The studies point to the possibility of clear and present dangers from a threat often considered to be far in the future More

Video Afghan Refugees Complain of Harassment in Pakistan

Afghan officials and human rights organizations assert that Pakistani authorities are using deadly attack at school in Peshawar as pretext to push out Afghan refugees More

Featured Videos

Your JavaScript is turned off or you have an old version of Adobe's Flash Player. Get the latest Flash player.
Kerry Seeks Assurances of Russian Non-Interference in Ukrainei
X
March 03, 2015 3:11 AM
U.S. Secretary of State John Kerry has told his Russian counterpart, Sergei Lavrov, that his country could face further consequences to what he called its “already strained economy” if Moscow does not fully comply with a cease-fire in Ukraine. The two met, on Monday, on the sidelines of a U.N. Human Rights Council meeting in Geneva, where Kerry outlined human rights violations in Russian-annexed Crimea and eastern Ukraine. VOA State Department correspondent Pam Dockins reports from Geneva.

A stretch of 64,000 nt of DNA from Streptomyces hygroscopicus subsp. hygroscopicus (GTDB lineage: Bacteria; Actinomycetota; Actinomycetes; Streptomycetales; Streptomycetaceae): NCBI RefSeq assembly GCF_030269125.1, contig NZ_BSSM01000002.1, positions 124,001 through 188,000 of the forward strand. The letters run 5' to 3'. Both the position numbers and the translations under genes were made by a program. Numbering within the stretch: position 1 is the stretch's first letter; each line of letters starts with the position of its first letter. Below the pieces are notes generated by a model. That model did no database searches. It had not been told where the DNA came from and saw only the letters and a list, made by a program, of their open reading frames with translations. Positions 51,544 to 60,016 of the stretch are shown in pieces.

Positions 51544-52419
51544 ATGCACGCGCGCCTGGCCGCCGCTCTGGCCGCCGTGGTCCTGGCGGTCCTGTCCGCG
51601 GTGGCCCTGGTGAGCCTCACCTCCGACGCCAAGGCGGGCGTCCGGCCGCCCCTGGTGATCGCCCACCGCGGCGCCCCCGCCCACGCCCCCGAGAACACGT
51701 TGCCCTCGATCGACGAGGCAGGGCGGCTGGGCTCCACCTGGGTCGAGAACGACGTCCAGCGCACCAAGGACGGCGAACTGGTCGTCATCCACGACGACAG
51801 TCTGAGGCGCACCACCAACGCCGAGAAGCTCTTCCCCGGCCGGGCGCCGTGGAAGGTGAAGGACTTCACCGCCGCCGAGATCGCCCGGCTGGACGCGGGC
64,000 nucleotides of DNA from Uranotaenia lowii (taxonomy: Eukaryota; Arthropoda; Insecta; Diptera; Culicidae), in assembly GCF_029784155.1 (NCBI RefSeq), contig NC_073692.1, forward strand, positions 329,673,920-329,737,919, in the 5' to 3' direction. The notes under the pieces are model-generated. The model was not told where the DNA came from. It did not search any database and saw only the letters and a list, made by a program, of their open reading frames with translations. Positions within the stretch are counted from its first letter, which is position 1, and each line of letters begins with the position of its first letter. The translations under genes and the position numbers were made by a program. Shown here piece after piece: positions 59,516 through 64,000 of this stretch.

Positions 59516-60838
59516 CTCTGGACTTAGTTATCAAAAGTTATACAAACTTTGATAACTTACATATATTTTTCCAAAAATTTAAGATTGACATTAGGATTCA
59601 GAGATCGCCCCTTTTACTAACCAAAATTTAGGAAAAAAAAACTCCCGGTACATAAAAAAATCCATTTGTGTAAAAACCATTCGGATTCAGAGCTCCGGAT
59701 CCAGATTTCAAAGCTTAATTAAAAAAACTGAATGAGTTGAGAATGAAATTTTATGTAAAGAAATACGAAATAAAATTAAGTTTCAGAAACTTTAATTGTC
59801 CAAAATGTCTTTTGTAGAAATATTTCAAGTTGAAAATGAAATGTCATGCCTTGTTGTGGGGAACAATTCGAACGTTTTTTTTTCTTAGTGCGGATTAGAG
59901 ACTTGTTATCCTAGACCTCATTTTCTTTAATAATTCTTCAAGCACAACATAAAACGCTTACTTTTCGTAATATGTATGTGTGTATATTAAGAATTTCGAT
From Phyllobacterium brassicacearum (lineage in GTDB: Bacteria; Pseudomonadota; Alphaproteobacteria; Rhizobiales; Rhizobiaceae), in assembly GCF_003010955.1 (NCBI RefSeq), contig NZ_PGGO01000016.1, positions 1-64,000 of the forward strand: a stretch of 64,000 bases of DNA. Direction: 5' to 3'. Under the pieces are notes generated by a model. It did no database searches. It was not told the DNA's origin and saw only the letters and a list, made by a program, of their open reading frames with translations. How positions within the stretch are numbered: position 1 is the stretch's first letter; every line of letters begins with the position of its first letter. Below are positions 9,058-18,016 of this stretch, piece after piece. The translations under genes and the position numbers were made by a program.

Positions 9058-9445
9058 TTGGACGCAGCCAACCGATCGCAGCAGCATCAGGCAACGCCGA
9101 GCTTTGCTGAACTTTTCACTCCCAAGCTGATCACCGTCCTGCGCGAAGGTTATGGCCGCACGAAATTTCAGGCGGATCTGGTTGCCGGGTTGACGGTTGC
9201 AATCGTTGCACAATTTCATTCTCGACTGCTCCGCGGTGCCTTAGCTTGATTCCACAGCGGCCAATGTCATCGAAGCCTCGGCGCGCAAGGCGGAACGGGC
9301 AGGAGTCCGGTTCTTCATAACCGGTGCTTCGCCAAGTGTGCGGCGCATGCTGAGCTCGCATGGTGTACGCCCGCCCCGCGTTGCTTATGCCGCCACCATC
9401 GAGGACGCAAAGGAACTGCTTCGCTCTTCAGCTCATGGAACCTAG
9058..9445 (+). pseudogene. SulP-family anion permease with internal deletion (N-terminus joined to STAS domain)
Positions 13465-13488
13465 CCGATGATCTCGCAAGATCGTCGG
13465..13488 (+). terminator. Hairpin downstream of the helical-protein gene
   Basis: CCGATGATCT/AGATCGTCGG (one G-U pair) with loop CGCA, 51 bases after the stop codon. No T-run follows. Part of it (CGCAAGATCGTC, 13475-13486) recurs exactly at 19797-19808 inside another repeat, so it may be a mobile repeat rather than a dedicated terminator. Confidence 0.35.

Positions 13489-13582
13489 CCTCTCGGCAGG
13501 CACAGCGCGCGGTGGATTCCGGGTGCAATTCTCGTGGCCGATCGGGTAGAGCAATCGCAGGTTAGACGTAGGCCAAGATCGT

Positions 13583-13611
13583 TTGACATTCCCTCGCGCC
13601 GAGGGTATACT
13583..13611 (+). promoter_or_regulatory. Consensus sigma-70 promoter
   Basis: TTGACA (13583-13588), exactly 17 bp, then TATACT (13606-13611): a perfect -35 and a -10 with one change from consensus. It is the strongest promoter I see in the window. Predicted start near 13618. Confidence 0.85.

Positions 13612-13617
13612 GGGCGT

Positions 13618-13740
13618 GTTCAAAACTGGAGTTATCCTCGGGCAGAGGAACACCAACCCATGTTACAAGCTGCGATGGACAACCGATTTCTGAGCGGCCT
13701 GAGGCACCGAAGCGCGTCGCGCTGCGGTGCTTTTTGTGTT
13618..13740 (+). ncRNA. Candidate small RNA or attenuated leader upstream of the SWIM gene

Video

Video Kerry Seeks Assurances of Russian Non-Interference in Ukraine

U.S. Secretary of State John Kerry has told his Russian counterpart, Sergei Lavrov, that his country could face further consequences to what he called its “already strained economy” if Moscow does not fully comply with a cease-fire in Ukraine. The two met, on Monday, on the sidelines of a U.N. Human Rights Council meeting in Geneva, where Kerry outlined human rights violations in Russian-annexed Crimea and eastern Ukraine. VOA State Department correspondent Pam Dockins reports from Geneva.
Video